Barry McGuire is known for two things. The first was his hit single during the 1960s, The Eve of Destruction. The second is his rendition of a kids song entitled Bullfrogs and Butterflies. And the most amazing thing is that while completely different, both of those songs are entirely Barry McGuire.

While fame came with his 1965 hit, McGuires career actually started much earlier. Beginning in bars in the late 1950s, McGuire learned folk songs and played mostly because he couldnt believe he was getting paid for it. But in the early sixties McGuire became a member of the folk group, The New Christy Minstrels, playing with them for 3 years. During that time he penned the classic Green, Green for the group.

Leaving the New Christy Minstrels, McGuire floated until approached by Lou Adler, who put McGuire together with songwriter P.F. Sloan. The result, Eve of Destruction quickly rose to the Number one position on the charts. However, multiple factors, not the least of which was his hit being considered a fluke, inhibited his ability to follow that success.

In the early seventies, McGuire became a Christian and was baptized on Fathers Day in 1971. He quickly signed a recording deal with Myrrh Records, offering up three of the most memorable early albums of the Jesus movement, ==Seeds==, ==Lighten Up== and the live album with the Second Chapter of Acts entitled ==To The Bride==.

In the mid-seventies Word executive Billy Ray Hearn left Myrrh to start his own company, Sparrow Records. McGuire followed Hearn and several strong records including ==CMon Along== and ==Have You Heard==, as well as that famous record, ==Bullfrogs and Butterflies==. Then, finally out of contract and looking for a change, in 1984 McGuire moved with his wife to her native New Zealand.

I lived there until 1990, says McGuire. What happened was I got involved with %%World Vision%% there and came back to the states hoping to get involved in getting more kids sponsored.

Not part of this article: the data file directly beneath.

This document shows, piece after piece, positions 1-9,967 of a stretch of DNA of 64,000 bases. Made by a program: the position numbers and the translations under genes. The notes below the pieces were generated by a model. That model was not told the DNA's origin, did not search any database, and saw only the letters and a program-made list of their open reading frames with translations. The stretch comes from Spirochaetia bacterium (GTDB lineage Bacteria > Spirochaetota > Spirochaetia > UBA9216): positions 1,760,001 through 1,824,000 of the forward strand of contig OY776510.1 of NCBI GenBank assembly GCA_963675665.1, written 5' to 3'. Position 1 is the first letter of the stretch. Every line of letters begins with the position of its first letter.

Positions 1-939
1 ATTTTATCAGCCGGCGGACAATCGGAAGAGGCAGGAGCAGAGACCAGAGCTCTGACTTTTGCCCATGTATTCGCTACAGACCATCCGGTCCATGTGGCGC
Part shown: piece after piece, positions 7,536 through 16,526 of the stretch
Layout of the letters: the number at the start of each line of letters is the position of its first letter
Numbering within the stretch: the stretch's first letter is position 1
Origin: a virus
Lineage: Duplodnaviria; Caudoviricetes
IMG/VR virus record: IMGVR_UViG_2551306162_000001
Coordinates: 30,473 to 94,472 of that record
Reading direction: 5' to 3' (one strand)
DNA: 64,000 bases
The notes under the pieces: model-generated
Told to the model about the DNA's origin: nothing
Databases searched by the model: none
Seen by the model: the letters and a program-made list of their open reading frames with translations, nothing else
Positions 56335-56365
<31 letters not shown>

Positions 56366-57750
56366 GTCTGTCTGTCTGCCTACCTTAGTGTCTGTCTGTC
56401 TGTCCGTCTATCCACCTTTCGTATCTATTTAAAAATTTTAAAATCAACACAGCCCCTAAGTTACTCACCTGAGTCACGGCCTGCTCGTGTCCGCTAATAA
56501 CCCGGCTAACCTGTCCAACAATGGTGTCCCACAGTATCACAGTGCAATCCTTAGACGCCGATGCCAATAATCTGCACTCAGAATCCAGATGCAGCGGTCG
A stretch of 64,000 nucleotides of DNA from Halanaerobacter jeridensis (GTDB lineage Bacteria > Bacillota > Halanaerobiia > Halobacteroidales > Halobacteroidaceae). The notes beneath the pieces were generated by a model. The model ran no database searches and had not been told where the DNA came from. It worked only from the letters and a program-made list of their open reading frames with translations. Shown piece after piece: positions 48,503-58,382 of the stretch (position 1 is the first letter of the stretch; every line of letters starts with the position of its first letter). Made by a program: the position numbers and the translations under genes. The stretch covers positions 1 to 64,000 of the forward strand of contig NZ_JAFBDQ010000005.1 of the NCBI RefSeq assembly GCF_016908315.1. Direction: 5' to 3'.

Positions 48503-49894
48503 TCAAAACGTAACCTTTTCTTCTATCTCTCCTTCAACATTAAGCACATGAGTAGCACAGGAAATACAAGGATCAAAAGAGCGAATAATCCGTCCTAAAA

While his work with World Vision in the United States faded out, McGuire continued his live performances throughout the early nineties. And then a chance reunion at a seemingly normal concert set the stage for a new phase in McGuires ministry.

{{Terry Talbot}} showed up one night, McGuire remembers. We were doing a concert somewhere and we started singing together backstage. It really worked. So in 1993, I started singing with Terry Talbot. Then we joked about working together and doing a record. Now we have. It is called ==When Dinosaurs Walked the Earth==.

In 1995 we did 35-40 concerts together. In 1996 we had over seventy booked. What we are doing isnt so much ministry. We just want to bring some joy and laughter to folks. There are lots of other good ministers out there. We just want to bring wholesome entertainment. And not everything we sing is necessarily Christian.

We will sing Help, Blowin In The Wind, When The Ship Comes In, McGuire continues. These songs can move people. We still do Eve of Destruction. It continues to be more true each and every year. Its more true now than it was when I recorded it.

When asked if he is where God wants him, McGuires response is typically upbeat and confident. I know that. Ive known that for quite a few years, now. I dont know where God is taking me. But I know I am right where God wants me. I know that God is in control of my life. One time a guy said to me, Youre a fatalist. I said, Absolutely. My faith is in the hands of my God and I know I can trust him. Is trusting God fatalism? If it is, then I am. (laughter). Its really simple. It takes all the pressure out of life.

Life goes on but sometimes we long for the past. Has that been a problem for McGuire, living with his past successes? No, Ive never missed them (the old days). They are great memories. I wouldnt change one of them. But I wouldnt want to do it again. Theyre nostalgic, wonderful moments when we get together, like with Annie (Herring) or Matthew (Ward) or Nellie (Greisen). We talk about the places weve been or the things we have done. Its misty eyes and warmth and hugs. But I dont think any of us would want to do it again. It was hard. Hard, hard, hard work. On the road 300 days a year. Its a tough way to make a living.